"Modern," both adjective and noun, is a comparative rather than an absolute term. It is applied by definition to the just-conceived or the newly developed thing. Thus the applicability of the adjective, equally with the meaning of the noun, is forever changing fluidly as the times themselves change and as human viewpoints change with them.
Yet there is nothing equivocal or essentially vague in the term "modern" as applied to the art of the last fifty years, although in that time the concept of what art is--as well as of what is art--has been vastly broadened. By "modern" art in the visual fields, we understand today painting, sculpture, and allied plastic expressions that began in 1903-4 in France and soon departed basically in method and aim from all similar art as it had been known--to put it most broadly--in Europe from the beginning of the Renaissance in the fourteenth century.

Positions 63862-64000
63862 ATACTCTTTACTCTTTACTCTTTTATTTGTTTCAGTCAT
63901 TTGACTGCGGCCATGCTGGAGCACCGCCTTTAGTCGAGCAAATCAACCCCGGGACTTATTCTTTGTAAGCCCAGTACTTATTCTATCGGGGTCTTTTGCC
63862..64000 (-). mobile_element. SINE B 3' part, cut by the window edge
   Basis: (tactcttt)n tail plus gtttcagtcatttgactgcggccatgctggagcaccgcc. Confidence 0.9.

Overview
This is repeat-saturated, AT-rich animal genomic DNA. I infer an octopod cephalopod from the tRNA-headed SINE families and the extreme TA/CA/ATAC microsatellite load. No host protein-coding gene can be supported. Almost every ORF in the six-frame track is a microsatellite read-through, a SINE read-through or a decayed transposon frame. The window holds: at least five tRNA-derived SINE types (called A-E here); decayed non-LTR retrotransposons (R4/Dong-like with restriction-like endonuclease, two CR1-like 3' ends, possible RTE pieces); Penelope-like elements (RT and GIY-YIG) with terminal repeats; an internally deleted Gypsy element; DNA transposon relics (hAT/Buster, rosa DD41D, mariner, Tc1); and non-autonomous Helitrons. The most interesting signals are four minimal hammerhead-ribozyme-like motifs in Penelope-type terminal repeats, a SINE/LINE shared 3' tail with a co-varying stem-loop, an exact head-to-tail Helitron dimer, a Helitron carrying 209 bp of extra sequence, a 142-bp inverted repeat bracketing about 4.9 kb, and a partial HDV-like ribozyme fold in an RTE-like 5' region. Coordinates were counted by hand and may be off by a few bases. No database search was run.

Since 1904 there have been many developments, many changes, and many different schools in this modern art: Fauvism, cubism of several sorts, futurism, expressionism, neo- plasticism, Dada, surrealism, and so on. They seemed startlingly new and different as they came along, and so they were. But we now can see them all as parts of the same thing: a new kind of art which expresses our times and which changes, as we do, with them.
Equally clearly, we recognize as the forerunners of modern art in the third quarter of the nineteenth century Gustave Courbet's anti-romantic realism and then that of U+0 0C9douard Manet; Edgar Degas's camera viewpoint, and the light-color theorems of Claude Monet, Camille Pissarro, and the other impressionists. Each of these was, to a degree, revolutionary in its time. None, however, broke with the Renaissance idea of